1. Rockets (51-23)
  • The Houston Rockets have scored 100 points or more in every single game they have played since November 21st. That is ludicrous, and speaks volumes to how good James Harden has been as the Rockets’ catalyst offensively. The team goes as Harden goes, and the bearded one is averaging 29.3PPG, 8RPG, and 11.4APG. Those numbers are MVP-like, and have made it a two horse race between him and Russell Westbrook. However, Harden is likely not concerned with that, as his primary concern will be the playoffs, which are just around the corner.
  1. Cavaliers (47-26)
  • The Cavaliers are still tied for first in the Eastern Conference, which is great, but they have been nothing of the sort lately. Cleveland got whacked by the Wizards and then the Spurs this week, with LeBron James in the lineup for both games. The Cavs do not appear high and mighty, and LeBron will have to likely carry this team if they want any shot at taking down the Warriors or Spurs. At this rate, it may be fairly difficult for them to get past the Celtics, which does not bode well for Cleveland.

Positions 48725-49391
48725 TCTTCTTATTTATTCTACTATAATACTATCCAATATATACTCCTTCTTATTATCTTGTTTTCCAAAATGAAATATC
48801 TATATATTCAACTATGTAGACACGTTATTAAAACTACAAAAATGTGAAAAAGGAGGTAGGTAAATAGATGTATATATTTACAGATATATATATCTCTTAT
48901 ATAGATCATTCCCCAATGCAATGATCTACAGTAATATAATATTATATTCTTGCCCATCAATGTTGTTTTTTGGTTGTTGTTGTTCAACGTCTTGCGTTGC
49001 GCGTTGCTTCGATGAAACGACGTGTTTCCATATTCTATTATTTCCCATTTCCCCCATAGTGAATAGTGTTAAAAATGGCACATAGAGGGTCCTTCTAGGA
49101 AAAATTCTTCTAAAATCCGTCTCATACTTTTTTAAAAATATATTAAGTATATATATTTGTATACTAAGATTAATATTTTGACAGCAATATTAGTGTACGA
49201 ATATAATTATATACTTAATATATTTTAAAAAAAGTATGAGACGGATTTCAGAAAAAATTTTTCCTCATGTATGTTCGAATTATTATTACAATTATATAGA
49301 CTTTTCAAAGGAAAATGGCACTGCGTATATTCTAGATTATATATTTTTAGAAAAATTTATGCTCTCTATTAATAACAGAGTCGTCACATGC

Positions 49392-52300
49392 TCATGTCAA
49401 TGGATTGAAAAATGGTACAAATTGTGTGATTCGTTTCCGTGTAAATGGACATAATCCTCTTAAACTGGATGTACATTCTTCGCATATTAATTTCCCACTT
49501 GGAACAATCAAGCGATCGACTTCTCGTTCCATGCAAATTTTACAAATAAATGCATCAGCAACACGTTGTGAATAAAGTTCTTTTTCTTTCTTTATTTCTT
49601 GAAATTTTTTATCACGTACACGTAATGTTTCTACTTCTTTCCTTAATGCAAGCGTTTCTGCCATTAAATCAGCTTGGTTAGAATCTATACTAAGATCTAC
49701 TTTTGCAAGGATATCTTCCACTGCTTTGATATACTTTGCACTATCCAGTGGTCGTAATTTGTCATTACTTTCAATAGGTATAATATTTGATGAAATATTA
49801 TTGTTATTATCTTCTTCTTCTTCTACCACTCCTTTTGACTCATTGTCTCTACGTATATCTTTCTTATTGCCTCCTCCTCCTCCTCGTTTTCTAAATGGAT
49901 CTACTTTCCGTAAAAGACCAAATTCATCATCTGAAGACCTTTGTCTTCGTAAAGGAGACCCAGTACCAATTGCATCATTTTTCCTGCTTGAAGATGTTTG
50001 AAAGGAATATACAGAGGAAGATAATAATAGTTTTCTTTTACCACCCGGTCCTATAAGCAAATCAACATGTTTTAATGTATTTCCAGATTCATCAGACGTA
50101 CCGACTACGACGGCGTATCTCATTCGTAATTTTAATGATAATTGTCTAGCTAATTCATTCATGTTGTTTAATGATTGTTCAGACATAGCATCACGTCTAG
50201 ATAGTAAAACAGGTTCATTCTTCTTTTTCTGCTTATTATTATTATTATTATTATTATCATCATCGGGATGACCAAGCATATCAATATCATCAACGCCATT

What to watch this week?

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  • Thursday: Cavaliers vs Bulls 8:00pm ET, Leafs vs Predators 8:00pm ET, Sharks vs Oilers 9:00pm ET
  • Friday: Penguins vs Rangers 7:00pm ET, Spurs vs Thunder 8:00pm ET, Blue Jackets vs Blackhawks 8:30pm ET, Sharks vs Flames 9:00pm ET, Rockets vs Warriors 10:30pm ET
  • Saturday: March Madness 6:09pm ET, Canadiens vs Lightning 7:00pm ET, Ducks vs Oilers 10:00pm ET
  • Sunday: Bruins vs Blackhawks 12:30pm ET, Jazz vs Spurs 3:30pm ET, Capitals vs Blue Jackets 6:00pm ET, Wizards vs Warriors 8:00pm ET, Ducks vs Flames 9:30pm ET
  • Monday: National Championship Basketball TBD, Senators vs Red Wings 7:00pm ET, Leafs vs Sabres 7:00pm ET
  • Tuesday: Lightning vs Bruins 7:00pm ET, Blue Jackets vs Penguins 7:00pm ET, Raptors vs Pacers 7:00pm ET, Grizzlies vs Spurs 8:30pm ET, Flames vs Ducks 10:00pm ET, Rangers vs Sharks 10:30pm ET

Special thanks to Geoff Marlowe for helping with the editing work and a big thank you to you the reader for taking your time to read my work! Appreciate it! Hope you continue to read along, if you have any suggestions/comments/questions, please feel free to inbox me or talk to me on Twitter @sassysaslove.